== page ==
Zauberoper (Ger.: ‘magic opera’)
- Peter Branscombe
(Ger.: ‘magic opera’)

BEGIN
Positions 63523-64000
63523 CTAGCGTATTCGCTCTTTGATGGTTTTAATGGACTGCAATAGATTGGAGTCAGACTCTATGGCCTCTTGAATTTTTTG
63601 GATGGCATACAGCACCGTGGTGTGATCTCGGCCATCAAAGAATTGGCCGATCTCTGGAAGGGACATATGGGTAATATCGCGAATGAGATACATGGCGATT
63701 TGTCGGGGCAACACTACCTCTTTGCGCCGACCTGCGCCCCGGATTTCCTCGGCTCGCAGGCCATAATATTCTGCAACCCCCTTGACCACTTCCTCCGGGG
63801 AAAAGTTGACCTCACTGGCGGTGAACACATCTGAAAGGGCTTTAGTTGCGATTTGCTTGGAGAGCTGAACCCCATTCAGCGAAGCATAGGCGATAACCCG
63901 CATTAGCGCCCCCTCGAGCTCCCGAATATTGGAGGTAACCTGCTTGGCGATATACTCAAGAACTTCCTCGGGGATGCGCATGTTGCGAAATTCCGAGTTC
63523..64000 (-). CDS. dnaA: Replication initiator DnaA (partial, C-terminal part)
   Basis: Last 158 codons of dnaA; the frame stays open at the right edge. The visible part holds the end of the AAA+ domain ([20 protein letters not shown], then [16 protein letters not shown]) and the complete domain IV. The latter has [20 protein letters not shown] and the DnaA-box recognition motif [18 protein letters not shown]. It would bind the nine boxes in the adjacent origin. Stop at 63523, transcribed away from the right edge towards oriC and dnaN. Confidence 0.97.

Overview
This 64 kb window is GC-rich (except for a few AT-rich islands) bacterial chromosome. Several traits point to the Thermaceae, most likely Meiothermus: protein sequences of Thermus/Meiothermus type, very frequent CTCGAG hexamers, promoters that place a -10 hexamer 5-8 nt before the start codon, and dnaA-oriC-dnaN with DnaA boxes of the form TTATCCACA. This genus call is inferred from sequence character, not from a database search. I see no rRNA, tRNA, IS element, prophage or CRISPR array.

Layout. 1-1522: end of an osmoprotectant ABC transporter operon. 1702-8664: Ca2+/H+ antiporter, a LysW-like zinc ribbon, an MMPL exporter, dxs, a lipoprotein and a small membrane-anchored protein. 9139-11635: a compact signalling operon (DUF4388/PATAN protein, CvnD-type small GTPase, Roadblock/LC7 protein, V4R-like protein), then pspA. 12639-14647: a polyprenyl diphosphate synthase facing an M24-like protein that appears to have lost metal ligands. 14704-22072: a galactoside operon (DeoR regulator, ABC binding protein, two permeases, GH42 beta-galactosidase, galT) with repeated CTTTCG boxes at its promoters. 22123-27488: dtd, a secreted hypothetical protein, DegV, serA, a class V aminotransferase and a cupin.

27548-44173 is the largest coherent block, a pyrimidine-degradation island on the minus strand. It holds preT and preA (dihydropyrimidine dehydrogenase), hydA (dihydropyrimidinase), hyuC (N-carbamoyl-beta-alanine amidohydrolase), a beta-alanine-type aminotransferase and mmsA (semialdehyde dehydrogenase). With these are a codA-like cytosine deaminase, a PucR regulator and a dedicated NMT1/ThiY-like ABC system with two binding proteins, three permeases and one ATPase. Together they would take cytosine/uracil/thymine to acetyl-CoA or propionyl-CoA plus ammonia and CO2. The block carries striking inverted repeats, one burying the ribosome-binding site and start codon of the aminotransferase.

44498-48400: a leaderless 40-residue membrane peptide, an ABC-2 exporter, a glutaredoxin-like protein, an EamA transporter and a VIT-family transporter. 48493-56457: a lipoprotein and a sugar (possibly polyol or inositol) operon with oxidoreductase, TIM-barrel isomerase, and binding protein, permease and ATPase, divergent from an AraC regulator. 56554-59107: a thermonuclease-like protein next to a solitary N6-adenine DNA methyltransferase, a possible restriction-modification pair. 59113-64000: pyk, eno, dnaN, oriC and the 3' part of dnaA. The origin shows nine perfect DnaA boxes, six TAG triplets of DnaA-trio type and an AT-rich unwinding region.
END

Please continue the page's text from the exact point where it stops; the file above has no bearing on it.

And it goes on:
A term, used more often by music and theatre historians than by contemporary librettists and composers, for a Singspiel with spoken dialogue that relies to an unusual extent on stage machinery and spectacular effects. In theory the term could be applied to any opera that employs magic; but in practice its use is normally restricted to the kind of magic Singspiel that was a staple of the Viennese popular repertory during the 18th and early 19th centuries. Philipp Hafner’s Megära, die förchterliche Hexe (a ‘Zauberlustspiel’, 1763) is an early example, Mozart’s Die Zauberflöte the most famous one. The Wenzel Müller-Perinet adaptation, Megera (1806) is actually subtitled ‘Zauberoper’. Müller’s Kaspar der Fagottist, and Wranitzky’s and Weber’s adaptations of Wieland’s Oberon, are typical examples of the recurrent motif of the hero being granted supernatural aids to enable him to rescue a woman in peril. The Kauer-Hensler Das Donauweibchen (...